Divorce Lawyers at Work: Varieties of Professionalism in Practice

By Lynn Mather; Craig A. McEwen et al. | Go to book overview

7
SERVING CLIENTS WHILE
PROTECTING THE BOTTOM LINE

I've become really tough, and it's hard for me because I'm not a good business person, I guess. And I have called one guy who's a businessman, and I said, “Look, I can't keep carrying you. You have to pay your bill or else I'm going to have to withdraw.” I felt horrible about doing it. I'm not good at it.

—a New Hampshire sole practitioner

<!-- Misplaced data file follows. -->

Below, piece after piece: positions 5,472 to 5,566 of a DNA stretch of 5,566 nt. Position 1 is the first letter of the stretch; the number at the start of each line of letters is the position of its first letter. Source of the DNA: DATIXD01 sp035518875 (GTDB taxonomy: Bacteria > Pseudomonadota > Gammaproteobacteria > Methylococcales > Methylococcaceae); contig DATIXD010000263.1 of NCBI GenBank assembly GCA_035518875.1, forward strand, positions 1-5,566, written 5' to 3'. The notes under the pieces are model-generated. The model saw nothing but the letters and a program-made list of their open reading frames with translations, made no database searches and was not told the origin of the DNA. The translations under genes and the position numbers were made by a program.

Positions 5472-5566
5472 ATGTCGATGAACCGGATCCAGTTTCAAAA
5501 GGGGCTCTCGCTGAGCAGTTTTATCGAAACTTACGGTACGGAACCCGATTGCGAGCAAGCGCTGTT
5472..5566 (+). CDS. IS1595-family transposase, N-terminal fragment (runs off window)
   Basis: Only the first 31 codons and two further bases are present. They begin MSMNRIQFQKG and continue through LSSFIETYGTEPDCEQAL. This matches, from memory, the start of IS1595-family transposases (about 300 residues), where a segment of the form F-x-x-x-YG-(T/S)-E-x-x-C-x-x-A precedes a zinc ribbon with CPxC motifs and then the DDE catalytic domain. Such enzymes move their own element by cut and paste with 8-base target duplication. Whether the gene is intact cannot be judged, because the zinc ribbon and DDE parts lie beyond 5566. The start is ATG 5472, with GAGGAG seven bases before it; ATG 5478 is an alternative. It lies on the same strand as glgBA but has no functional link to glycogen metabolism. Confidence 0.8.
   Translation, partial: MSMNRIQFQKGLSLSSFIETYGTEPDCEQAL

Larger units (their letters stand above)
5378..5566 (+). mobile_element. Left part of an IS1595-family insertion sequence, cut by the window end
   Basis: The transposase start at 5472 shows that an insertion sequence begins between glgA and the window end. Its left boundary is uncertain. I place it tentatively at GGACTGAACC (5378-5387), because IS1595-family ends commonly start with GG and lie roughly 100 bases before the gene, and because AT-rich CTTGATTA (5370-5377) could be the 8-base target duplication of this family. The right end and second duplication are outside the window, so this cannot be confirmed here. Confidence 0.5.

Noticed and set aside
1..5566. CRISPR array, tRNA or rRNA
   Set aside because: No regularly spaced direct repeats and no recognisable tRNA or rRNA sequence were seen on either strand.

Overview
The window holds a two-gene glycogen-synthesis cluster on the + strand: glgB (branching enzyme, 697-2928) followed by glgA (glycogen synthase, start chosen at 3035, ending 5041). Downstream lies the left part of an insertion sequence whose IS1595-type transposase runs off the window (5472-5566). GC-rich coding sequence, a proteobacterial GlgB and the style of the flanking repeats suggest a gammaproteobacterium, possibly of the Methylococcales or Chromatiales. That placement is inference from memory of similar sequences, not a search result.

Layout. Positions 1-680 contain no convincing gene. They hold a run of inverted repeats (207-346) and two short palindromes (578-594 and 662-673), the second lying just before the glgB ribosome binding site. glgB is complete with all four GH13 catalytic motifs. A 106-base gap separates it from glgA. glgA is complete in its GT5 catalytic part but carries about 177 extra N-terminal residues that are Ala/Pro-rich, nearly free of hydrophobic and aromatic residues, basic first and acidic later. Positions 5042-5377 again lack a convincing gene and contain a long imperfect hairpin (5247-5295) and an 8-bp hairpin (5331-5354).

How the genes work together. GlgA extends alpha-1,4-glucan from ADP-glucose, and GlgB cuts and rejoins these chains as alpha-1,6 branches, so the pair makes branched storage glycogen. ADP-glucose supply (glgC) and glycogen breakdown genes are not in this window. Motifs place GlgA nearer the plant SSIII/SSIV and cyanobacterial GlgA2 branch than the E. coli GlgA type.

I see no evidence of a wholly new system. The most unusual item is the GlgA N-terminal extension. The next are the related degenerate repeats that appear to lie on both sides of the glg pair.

The ideology of legal professionalism includes a commitment to altruism. The realities of practice, however, place limits on selflessness. Scholars of the professions see as a core problem of professional practice “the tension between the provision of affordable and conscientious service to others, and the economic interest of those who provide it” (Freidson 1994: 199). The American Bar Association's Commission on Professionalism placed the tension between service and self-interest at the center of its inquiry, questioning whether the profession has lived up to its public service commitment (American Bar Association 1986: 10). The formal rules of professional responsibility highlight this conflict without resolving

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